Another week, and another good lesson. We played scales, worked on my audition piece, and set next week as the goal to finish La Cinquataine.
One of the audition requirements is playing scales. I’m to be prepared to play 2-octave versions of C:, F:, and d: Melodic. Yesterday at my lesson, while David was out of the room, I warmed up by playing those scales. I use scales to warm up at home as it helps me to get my intonation centered again. When David returned to the room he questioned my Melodic minor scale and so I played it for him again. Turns out I’ve been playing it wrong. I had it in my head that it was a combination of the natural minor (ascending) and harmonic minor (descending). It’s not. We corrected my errors. Both the C: and F: scales are sounding good.
I actually think my practice is better when I start with a scale. Hearing the notes in order and with (hopefully) proper tone improves all of my playing. I’ve even started playing the scale for the key a piece is in just before practicing that piece. If the key can be thought of as the color palette available for a piece, then playing the scale is testing all the colors on a scrap of paper before starting just to see what they are.
I explained to David that I have been practicing Allegro Moderato with the metronome this week. For the audition I need to be able to play it faster. The piece is in 2/2 time but I’ve been setting the metronome to count 4 beats per measure as it is easier to count the eighth notes that way. I started at 69 and when I could play the entire piece I sped things up to 72.
Yesterday in my lesson I was able to play the entire piece, keeping the correct tempo throughout, without a metronome beeping in the background. Very satisfying. The next goal is to speed things up. I was able in the lesson to play about a 1/3rd of the piece is what we determined was 108! Faster is possible, it just takes slow practice. As we used to say in the dojo, what you want learn fast you practice slow.
We also focused on a couple of the trickier measures - those with shifts in them. David’s practice technique for a shift is to play just the two notes comprising the shift. First the high note, then the low one, then the low one again, and then the high one. And repeat. After 5 repetitions of high-low-low-high, then you play the entire measure. It made a noticeable difference in just a few minutes.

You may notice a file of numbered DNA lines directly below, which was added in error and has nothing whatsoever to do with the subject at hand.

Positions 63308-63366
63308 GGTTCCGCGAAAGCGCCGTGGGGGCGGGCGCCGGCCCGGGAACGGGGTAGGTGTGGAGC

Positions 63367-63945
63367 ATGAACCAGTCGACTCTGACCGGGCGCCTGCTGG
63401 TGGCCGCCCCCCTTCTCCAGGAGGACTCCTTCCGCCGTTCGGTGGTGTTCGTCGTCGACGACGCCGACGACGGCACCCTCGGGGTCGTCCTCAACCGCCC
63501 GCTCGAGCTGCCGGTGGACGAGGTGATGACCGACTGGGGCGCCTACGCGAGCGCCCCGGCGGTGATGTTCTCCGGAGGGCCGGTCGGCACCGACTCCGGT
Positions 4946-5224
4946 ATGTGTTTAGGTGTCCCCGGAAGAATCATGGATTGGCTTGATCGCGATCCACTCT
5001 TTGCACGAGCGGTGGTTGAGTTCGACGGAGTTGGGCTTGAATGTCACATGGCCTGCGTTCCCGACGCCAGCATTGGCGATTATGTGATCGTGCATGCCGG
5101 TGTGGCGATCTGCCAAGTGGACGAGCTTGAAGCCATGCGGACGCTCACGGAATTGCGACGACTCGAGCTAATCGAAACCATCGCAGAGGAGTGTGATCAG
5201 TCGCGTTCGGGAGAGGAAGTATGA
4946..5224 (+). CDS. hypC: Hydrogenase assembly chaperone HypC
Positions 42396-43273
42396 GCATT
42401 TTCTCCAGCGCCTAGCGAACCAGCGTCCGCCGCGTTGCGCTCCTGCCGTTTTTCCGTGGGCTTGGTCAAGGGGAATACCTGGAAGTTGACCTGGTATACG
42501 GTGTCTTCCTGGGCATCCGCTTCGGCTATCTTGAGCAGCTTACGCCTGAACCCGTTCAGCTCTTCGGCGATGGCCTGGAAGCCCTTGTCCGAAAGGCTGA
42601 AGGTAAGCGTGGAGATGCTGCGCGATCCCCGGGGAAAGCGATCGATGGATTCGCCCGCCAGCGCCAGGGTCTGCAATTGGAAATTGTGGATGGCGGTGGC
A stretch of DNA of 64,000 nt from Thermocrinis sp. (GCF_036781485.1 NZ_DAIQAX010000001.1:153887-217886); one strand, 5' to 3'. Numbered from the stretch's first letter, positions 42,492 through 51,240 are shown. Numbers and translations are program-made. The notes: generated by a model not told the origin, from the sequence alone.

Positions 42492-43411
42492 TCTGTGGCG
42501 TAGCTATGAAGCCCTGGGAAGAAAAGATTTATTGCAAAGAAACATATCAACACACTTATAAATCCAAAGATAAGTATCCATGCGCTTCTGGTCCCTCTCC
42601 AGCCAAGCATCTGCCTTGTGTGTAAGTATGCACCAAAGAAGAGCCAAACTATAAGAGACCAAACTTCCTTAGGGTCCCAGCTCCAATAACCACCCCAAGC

This piece has been languishing on my weekly practice sheet for a long time now. I play through it but I don’t really practice it. Consequently my playing it in a lesson is erratic. Sometimes good, often times not so good. I need to set aside time in each practice this week to really focus on this piece. Lots of low-high-high-low or high-low-low-high work as the piece is full of shifts. I also need to work on relaxing my right shoulder and arm as a play through this piece. It’s long enough that I begin to feel a slight lactic acid burn by the end of the last repeat. When I started cello if you had told me that I would find it physically demanding to play for several minutes nonstop I’m not sure I would have believed you. It is demanding and anything you can do to relax and save energy during a performance is important.
##Bréval Sonata in C Major
David had asked me to start working on the first 2 or 3 lines of the Bréval Sonata which starts book 4 a couple of weeks ago. We took some time to review what I had done yesterday. At his instruction I am ignoring all trills and grace notes to start. I’m able to play through about the first 3 or 3 1/2 lines of the piece fairly smoothly now. He was pleased that I was able to play the Scottish Snaps midway through the second line correctly. I told him that Sibylle helped me sort out the rhythm there and that her help really paid off. He wants me to continue on with the next few lines of the piece now.
We didn’t get to my new Schröder piece (#31) this week. Which is just as well. I’m able to fumble through the whole thing, but it is still very mechanical and rough. Hopefully another week will start to smooth it out some.